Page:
19 Pages Posted: 30 Mar 2016 Last revised: 4 May 2016
Date Written: March 30, 2016
Getting our students ready for the UBE, may require more than just learning the law; it also means learning in which jurisdiction you should take it. While there is not much that is new about the UBE’s individual components — the Multistate Essay Examination (MEE), the Multistate Performance Test (MPT) and the Multistate Bar Examination (MBE) — what is new is that where you take the UBE may make the difference between passing and failing. This is possible because of the convergence of bar exam test practices of “portability,” “relative grading,” and “scaling” of scores.
By adopting the UBE, jurisdictions agree to weight the MEE at 30%, the MPT at 20%, and the MBE at 50% in determining an examinee’s score. As a result, the UBE, as currently administered, leads to the situation where the same skill level could result in different UBE scores depending on where the candidate takes the exam, fails to ensure that the scores used to grant licensure in a UBE jurisdiction are sufficiently reliable for high-stakes testing when it is possible to achieve different outcomes on the same test by the same candidate if taken in different UBE jurisdictions, results in a “portable” score but not an “accurate” one because the written score — 50% of the total — depends on the strength of the applicant pool in the jurisdiction where the candidate wrote the exam, presents a candidate with the opportunity to “UBE shop” and “game the system” by taking the UBE in a jurisdiction where the same essay and MPT performance would result in a higher score and then transferring that inflated score for admission in a “harder” jurisdiction, makes it possible for a candidate to file a discrimination lawsuit challenging his or her UBE results.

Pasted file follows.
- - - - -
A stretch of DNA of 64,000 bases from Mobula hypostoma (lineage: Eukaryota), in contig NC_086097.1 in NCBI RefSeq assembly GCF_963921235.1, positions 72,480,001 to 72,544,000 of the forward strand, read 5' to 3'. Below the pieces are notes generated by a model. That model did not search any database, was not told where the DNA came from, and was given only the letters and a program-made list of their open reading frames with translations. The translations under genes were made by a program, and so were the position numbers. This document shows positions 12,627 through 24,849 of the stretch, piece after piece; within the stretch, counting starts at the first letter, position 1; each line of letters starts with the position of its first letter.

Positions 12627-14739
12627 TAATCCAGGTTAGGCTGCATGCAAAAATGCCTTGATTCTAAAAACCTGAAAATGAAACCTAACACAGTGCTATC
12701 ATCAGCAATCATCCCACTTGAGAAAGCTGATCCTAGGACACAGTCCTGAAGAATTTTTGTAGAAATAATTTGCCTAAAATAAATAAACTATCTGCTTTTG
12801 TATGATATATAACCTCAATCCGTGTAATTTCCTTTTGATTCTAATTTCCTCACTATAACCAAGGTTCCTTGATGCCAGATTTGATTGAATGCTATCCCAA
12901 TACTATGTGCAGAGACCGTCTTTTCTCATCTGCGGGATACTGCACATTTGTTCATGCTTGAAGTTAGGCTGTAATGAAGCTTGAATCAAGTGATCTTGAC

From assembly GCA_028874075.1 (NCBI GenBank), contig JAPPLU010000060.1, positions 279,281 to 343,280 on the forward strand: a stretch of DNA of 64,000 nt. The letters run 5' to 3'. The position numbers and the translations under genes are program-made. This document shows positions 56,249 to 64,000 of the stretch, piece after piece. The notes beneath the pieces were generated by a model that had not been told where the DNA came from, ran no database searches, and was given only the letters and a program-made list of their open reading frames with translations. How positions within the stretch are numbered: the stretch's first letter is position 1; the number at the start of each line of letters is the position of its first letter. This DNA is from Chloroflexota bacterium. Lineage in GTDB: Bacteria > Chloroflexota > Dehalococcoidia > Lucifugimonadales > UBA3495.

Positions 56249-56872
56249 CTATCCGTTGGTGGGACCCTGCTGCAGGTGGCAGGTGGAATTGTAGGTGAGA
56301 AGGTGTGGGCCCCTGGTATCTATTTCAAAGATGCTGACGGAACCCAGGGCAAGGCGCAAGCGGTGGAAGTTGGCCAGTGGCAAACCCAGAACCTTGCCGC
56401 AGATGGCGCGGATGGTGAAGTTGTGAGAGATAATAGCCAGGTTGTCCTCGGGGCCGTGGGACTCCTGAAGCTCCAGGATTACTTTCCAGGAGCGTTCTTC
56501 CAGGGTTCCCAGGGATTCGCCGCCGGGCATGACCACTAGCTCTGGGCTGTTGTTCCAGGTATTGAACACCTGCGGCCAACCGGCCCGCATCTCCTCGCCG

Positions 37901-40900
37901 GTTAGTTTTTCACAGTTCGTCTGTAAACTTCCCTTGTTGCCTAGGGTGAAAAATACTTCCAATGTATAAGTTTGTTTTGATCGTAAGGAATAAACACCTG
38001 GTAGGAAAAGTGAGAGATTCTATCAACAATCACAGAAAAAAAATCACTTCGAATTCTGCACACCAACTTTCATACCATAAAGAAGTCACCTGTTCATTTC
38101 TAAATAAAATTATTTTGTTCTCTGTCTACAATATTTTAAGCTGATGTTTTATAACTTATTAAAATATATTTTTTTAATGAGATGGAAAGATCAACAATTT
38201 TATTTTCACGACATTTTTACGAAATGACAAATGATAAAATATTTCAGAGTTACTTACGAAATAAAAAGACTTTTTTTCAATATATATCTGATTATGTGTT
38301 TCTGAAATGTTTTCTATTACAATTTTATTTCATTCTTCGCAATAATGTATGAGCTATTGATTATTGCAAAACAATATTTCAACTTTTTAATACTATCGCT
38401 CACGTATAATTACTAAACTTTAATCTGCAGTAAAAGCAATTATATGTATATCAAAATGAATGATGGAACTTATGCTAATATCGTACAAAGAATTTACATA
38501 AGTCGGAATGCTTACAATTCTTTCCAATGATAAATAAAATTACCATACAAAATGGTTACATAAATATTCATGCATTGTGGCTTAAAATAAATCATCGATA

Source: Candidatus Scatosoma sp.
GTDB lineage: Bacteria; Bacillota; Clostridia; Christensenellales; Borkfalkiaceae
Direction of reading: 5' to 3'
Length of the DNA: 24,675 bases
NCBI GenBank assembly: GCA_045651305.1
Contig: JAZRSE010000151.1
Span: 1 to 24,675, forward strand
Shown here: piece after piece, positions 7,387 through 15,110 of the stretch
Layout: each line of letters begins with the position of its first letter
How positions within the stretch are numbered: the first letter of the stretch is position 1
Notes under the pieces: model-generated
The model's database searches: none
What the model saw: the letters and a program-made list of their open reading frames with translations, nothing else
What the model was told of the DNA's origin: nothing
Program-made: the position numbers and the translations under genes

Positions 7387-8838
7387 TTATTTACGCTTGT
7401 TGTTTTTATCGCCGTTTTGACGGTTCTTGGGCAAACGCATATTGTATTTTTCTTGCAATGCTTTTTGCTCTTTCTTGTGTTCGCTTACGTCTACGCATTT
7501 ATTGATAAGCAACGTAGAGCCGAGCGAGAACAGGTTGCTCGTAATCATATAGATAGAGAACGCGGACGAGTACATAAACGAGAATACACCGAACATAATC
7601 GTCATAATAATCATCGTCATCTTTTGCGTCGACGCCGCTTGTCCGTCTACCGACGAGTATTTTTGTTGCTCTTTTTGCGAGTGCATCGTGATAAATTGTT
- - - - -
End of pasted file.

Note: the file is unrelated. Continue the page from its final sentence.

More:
Keywords: Uniform Bar Exam, UBE, portability, scaling, grading, Multistate Essay Examination, MEE, Multistate Bar Exam, MBE, Multistate Performance Test, MPT
Suggested Citation: Suggested Citation
Darrow Kleinhaus, Suzanne, UBE-Shopping: An Unintended Consequence of Portability? (March 30, 2016). Touro Law Center Legal Studies Research Paper Series No. 16-14. Available at SSRN: https://ssrn.com/abstract=2756520.